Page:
We hope you enjoy this interview with Jen Champion and Mary Youngblood, The First Lady of the Flute.
Mary is an accomplished Native American Flute Player and a two-time Grammy Award Winner. Mary has over 200 flutes and plays them for her enjoyment and healing and for celebrations, ceremonies, festivals, and the healing arts.
Playing and listening to the flute is beneficial for the health of the player and the listener in enhancing deep breathing and reducing stress.
Music has long been known to bring joy and wellness to those who listen. It can soothe, energize, and inspire you by lifting your spirits and bringing you inner peace and harmony.
From the calming effects of classical music to the energy of rap and hip-hop, music can create a special connection.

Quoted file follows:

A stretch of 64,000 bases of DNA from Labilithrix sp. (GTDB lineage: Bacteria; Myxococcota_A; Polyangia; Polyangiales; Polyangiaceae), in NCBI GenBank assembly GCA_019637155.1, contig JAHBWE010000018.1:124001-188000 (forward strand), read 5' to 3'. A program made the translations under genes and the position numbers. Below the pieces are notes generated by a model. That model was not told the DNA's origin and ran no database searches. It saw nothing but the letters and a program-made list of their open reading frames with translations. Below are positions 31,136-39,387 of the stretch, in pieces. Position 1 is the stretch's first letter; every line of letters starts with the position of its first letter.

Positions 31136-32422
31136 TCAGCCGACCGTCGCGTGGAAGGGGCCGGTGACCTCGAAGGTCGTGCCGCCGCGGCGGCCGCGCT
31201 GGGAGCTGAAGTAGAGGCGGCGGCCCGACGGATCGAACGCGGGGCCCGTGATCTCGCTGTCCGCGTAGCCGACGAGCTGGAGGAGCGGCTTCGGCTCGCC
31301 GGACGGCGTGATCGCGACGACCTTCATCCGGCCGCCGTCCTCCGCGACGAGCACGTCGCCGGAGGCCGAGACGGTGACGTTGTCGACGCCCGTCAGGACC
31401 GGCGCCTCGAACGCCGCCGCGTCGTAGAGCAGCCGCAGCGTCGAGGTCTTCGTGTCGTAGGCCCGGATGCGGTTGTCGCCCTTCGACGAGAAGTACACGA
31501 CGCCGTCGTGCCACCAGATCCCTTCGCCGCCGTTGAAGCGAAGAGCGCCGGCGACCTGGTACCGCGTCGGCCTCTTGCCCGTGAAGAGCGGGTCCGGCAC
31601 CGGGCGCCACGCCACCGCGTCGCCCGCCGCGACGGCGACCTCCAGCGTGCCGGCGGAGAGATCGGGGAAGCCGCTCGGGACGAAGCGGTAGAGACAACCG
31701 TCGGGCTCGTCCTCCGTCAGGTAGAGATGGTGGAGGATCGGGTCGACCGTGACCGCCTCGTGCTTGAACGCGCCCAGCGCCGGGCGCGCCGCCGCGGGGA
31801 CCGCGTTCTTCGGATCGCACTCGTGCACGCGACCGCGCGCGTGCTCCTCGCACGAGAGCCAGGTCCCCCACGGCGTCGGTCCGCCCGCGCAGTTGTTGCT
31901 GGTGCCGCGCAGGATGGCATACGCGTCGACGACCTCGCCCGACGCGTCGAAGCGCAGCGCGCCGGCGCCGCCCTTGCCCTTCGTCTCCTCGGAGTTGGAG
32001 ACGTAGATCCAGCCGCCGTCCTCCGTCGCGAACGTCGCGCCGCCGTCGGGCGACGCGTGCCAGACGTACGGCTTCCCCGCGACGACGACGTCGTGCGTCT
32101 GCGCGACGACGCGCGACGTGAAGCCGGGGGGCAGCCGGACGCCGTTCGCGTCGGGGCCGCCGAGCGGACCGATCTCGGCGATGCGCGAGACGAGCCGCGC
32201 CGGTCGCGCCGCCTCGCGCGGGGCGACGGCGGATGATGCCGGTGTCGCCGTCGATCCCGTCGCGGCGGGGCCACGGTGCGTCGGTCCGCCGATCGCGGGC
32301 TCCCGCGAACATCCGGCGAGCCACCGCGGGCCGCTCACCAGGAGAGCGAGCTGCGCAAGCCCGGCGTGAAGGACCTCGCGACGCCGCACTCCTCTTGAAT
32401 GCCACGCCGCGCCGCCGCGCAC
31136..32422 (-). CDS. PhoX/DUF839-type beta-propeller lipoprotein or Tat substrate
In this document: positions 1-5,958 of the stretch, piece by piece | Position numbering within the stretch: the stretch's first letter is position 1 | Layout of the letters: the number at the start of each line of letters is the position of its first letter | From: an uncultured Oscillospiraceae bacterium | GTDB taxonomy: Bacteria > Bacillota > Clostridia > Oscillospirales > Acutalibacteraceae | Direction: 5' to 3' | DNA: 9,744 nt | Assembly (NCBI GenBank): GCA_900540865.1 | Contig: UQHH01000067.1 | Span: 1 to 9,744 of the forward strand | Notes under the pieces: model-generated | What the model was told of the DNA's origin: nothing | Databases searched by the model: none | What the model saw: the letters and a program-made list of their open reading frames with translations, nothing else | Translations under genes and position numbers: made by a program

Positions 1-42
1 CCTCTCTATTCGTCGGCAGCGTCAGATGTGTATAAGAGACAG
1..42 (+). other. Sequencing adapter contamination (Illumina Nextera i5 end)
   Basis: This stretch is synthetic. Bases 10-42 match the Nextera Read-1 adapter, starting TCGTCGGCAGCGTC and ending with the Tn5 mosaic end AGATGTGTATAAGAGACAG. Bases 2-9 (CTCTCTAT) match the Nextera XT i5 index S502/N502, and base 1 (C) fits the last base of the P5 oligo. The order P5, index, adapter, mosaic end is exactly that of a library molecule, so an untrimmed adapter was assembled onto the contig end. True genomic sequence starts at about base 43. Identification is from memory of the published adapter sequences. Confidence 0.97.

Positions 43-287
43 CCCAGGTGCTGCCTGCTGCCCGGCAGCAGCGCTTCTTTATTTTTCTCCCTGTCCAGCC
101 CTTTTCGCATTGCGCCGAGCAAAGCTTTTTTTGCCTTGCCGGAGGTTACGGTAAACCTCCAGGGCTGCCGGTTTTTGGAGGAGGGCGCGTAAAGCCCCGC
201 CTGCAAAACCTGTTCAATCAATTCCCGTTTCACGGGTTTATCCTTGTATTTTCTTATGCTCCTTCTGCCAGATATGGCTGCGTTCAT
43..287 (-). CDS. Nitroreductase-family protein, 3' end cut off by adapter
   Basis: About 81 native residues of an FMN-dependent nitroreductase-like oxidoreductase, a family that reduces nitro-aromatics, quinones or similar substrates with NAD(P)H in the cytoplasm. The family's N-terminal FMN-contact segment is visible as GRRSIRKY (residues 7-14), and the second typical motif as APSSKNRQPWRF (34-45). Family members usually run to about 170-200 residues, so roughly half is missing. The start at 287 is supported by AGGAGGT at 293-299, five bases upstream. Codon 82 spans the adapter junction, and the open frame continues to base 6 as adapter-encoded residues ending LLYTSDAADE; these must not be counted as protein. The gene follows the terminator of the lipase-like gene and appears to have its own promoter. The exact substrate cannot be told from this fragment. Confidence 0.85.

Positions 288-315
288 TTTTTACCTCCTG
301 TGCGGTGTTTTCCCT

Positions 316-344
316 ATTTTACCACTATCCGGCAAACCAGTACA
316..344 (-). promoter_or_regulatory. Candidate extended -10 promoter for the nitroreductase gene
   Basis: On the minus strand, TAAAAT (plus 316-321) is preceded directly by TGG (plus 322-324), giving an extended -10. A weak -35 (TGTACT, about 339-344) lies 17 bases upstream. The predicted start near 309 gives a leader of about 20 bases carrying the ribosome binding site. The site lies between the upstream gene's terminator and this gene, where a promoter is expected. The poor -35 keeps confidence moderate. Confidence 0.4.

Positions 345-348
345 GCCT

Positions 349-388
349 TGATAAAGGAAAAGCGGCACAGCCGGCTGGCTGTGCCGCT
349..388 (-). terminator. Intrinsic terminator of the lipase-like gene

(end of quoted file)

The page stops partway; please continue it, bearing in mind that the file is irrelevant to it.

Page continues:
Music Lowers Stress
Listening to calming music has been shown to reduce stress and anxiety levels. It can help to relax the mind and body, allowing us to cope better with difficult emotions. Music can also act as a distraction from worries and help increase well-being.
Music evokes positive emotions and can help lift your spirits and make you feel better by distracting you from negative thoughts, allowing you to focus on the positive.
Music Helps in Building Connections
At its core, music is about storytelling and conveying emotion.
Through music, we can learn from each other, open up to new perspectives, and create a stronger sense of community.
It can help you express yourself and share your stories in a way that can be healing and empowering – as it creates a sense of belonging.
I’ve always been intrigued by the breath and the unique qualities of being able to control and ignore it. We breathe without thinking about it and hold our breath more than we know. Holding our breath and not breathing correctly contribute to body tension and reduced lung capacity. This is not a place where we can function optimally. Breathing is our essence; we must ensure we are familiar with breathing correctly and then do it.